I recently read the eulogy for my father that I wrote when he died, and it still moves me. It’s a call to action as well as a tribute to someone who made me possible:
Ladies and gentlemen, I stand before you today not to mourn my father, but to honor him – as all of you do by being here. The loss of a friend or family member cannot be undone, so it’s best to make the experience as positive as you can. So I’m here today to simply say “thanks.”
But how do you begin to thank someone whose first gift to you was your very existence? Where do you start – how could you even finish doing that? I remember the old joke about someone famous standing up at an awards ceremony and saying, “I’d like to thank my mother and father for making me possible.” But it’s so much more than that, isn’t it?
Every decision where that person gives up part of their life in order to enrich yours – that’s a gift from them to you. Every time they drive you to practice, every dime saved for education, every meal cooked, every time they hold you back in the car seat while braking suddenly – everything they do during your life can be thought of as a gift without wrapping paper. A present without a card. Like a birthday every day.
And this extends to each and every one of you sitting here today. It was once written that the value of a person’s life is directly related to the number of people they positively affect. I can’t begin to tell you how many calls and notes I’ve received in the last week from people my father knew for most of their lives. Many are here today, and I’m sure he is very glad about that.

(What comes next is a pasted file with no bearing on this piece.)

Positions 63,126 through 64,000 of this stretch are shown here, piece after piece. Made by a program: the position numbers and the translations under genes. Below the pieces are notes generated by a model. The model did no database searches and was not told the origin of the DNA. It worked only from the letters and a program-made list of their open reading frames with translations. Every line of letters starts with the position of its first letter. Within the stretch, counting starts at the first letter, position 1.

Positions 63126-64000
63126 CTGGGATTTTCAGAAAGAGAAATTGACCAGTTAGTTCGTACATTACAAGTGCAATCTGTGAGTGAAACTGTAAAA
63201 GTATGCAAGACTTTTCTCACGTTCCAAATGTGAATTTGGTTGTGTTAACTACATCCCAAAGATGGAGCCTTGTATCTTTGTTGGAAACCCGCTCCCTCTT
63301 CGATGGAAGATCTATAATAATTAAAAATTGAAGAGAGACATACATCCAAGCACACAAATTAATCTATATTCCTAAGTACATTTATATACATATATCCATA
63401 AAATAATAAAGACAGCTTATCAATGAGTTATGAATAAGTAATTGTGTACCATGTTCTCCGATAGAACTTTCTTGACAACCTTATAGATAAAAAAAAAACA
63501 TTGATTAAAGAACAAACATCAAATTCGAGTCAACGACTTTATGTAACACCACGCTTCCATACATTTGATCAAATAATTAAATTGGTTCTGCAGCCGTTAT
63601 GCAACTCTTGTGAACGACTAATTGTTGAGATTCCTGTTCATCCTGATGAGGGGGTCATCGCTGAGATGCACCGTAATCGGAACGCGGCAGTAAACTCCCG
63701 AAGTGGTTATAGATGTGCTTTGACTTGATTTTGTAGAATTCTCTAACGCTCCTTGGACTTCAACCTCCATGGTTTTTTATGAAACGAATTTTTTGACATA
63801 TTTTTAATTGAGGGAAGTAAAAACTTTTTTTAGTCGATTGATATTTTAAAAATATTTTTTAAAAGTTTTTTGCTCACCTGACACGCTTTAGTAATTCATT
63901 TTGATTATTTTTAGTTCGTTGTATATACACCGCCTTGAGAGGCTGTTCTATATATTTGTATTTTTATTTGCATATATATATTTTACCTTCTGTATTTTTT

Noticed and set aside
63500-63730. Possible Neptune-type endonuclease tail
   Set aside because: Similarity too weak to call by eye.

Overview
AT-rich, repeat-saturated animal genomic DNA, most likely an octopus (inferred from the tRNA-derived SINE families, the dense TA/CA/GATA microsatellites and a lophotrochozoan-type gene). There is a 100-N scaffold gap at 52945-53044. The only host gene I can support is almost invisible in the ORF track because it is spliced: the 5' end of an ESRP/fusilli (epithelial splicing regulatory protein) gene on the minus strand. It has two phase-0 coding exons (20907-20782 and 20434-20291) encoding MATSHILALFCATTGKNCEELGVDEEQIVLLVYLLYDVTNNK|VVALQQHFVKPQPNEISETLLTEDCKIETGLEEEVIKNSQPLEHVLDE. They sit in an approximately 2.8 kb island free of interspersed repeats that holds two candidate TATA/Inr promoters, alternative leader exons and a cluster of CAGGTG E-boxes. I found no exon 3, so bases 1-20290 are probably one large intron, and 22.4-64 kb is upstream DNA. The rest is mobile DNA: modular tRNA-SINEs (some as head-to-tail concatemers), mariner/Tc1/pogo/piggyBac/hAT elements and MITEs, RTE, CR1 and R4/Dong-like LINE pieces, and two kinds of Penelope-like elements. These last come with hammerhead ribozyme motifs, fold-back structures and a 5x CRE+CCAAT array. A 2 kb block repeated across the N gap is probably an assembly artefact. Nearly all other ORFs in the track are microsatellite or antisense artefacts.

As for me, I can tell you that I am, in no small part, a product of my father’s example. He taught me to be self-sufficient, strong, compassionate, and giving. Everyone makes mistakes, and he was no exception, but his mistakes helped me to avoid those pitfalls in my own life.
My father wrote me a letter years ago, with instructions to open it and read it upon his passing. I read it for the first time a few hours before he passed away. It includes this:
“Every parent, including me, likes to think that somewhere along the way, they said or did something that by its example, influenced their child to choose a better way to do things than the many other alternatives. Hopefully the good examples I displayed outweighed the bad – I know you’ll set the same example for your children. No man has ever had a better son. I love you always – Dad”
I love you too, Dad. I always have. I always will.
You know, Life is a beautiful cycle – as he was leaving, I’m sure a couple of new babies were arriving not too far away. And along the same lines, I have great news that you all should remember. Regardless of your beliefs in the afterlife, this much I can assure you: my Father remains alive and well. He is all around me, in all of you, every day. So honor him today as I am, and write a letter to your kids today, please. They will treasure it more than gold. Thanks.
Here’s a “Dear Photograph” styled photo of him as a Choir Boy at West End Methodist, age 12, taken at the exact spot where the original picture was shot.